Putting Adams in the bullpen allows him to get his feet wet at the MLB level and learn how to get big leaguers out. That’s valuable experience! That will help a) the Yankees win games right now, and b) Adams succeed as a starter going forward. The Yankees could break him in as a reliever this year and consider him a rotation candidate next season. That is a perfectly reasonable development plan.

5. Be patient. Okay, this won’t be easy, but the Yankees have to remain patient and not completely tear things down because of a bad month. Overreacting is never good. The bullpen isn’t actually this bad. At least I don’t think it is. The relievers are in a collective funk right now. It happens. They can make some changes (Webb, Adams, etc.) though overall, they still need Betances and Aroldis Chapman to be their rocks, and Tyler Clippard to be not awful.

Adam Warren is expected back from the disabled list next week and he’ll going to help as long as his shoulder stays healthy. That’s tricky, but Warren has never not been solid for the Yankees. Also, Chad Green seems to be coming into his own as a reliever, so within a few weeks he could really find his footing and take off as a dominant bullpen arm. Making tweaks at this point makes sense. There’s also something to be said for trusting the guys in the bullpen to sort things out soon. We know these guys can be reliable because they were just a few weeks ago.

* * *

The Yankees are 11-14 overall in June — they’ve outscored their opponents by 39 runs this month, underscoring the general stupidity of baseball — and the bullpen is a big reason why. It’s not the only reason. Definitely not. But it is the reason that is most smacking us in the face. The offense has vanished for long stretches of time and the starters haven’t been great either. Don’t get me started on the baserunning either. Goodness. Those outs on the bases added up.

The bullpen situation, however, is not getting better. It’s getting worse. Just when you think they can’t sink to a new low, they go out and do what they did last night. The Yankees aren’t going anywhere with the bullpen performing like this. Changing some personnel, changing some roles, and changing some pitch selection could go a long way to getting things straightened out. And, if it doesn’t, the Yankees will have no choice but to really shake things up and go outside the organization for help.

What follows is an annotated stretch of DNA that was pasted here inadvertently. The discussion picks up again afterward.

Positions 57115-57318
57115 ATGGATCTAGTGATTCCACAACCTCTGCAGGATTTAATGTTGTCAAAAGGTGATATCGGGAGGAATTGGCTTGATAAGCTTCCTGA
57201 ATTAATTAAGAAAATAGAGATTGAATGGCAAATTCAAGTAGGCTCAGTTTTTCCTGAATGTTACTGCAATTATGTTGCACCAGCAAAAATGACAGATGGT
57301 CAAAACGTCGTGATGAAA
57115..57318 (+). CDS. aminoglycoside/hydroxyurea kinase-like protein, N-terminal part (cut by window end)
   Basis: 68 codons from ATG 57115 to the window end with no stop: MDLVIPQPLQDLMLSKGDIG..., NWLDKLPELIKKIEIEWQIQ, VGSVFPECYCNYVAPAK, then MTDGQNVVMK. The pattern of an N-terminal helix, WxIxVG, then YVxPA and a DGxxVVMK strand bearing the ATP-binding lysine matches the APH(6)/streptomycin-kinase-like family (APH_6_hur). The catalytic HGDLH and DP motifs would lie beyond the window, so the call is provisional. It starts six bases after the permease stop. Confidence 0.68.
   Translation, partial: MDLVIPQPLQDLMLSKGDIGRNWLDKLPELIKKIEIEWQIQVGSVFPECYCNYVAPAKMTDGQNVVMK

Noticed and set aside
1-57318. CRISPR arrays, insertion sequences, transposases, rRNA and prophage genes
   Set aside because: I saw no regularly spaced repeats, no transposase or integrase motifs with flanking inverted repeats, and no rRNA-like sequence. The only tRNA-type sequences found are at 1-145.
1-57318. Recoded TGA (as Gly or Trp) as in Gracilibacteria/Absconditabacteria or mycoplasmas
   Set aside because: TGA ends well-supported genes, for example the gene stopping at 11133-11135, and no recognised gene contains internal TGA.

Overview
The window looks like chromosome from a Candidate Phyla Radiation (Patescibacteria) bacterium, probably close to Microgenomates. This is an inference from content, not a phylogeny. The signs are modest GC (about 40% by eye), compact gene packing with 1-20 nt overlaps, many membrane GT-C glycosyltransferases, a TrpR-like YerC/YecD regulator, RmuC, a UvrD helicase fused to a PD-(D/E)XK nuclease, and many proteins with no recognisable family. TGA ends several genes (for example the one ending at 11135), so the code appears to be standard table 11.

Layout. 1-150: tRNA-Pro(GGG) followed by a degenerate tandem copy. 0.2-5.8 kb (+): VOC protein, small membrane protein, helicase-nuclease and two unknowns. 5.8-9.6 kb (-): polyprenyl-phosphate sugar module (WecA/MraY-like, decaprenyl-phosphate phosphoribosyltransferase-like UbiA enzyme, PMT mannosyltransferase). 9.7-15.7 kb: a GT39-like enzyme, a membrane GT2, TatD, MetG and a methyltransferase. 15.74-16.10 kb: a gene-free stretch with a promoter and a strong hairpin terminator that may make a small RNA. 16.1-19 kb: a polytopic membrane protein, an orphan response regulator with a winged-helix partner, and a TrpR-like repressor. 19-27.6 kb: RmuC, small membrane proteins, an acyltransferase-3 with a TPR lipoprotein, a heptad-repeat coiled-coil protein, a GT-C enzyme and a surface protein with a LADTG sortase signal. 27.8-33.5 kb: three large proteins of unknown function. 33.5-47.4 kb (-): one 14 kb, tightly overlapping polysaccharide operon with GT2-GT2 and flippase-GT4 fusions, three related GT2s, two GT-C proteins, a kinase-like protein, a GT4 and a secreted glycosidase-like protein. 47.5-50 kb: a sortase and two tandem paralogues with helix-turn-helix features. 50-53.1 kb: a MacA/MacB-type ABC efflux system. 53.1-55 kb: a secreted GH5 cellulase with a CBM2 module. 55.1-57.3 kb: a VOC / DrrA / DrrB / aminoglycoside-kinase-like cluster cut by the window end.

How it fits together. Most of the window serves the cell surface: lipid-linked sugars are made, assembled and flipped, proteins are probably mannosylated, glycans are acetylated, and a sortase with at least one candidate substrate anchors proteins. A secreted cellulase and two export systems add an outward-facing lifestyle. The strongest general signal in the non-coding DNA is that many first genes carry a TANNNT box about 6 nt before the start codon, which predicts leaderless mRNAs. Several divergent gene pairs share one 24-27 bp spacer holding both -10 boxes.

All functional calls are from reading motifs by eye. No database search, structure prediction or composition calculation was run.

DotF: Chapman makes rehab appearance in Trenton’s win

Got some roster moves and notes to pass along:

  • LHP Tommy Layne has accepted his outright assignment and reported to Triple-A Scranton, the team announced. I guess he couldn’t find another team willing to plug him right into their MLB bullpen, so he didn’t elect free agency.
  • C Wilkin Castillo and OF Jake Cave have been moved up from Double-A Trenton to Triple-A Scranton, the team announced. They replace C Kyle Higashioka and OF Mason Williams, who were called up to the Yankees.
  • RHP Zack Littell placed tenth on this week’s Prospect Hot Sheet. He made two starts last week and threw 13 scoreless innings with three hits and four walks. Littell struck out 16.

Triple-A Scranton (8-1 win over Buffalo)

  • 2B Tyler Wade: 2-4, 2 R, 1 2B, 1 RBI, 1 BB, 1 K — his hitting streak has reached 15 games
  • CF Dustin Fowler: 2-5, 2 R, 1 2B, 2 RBI, 3 K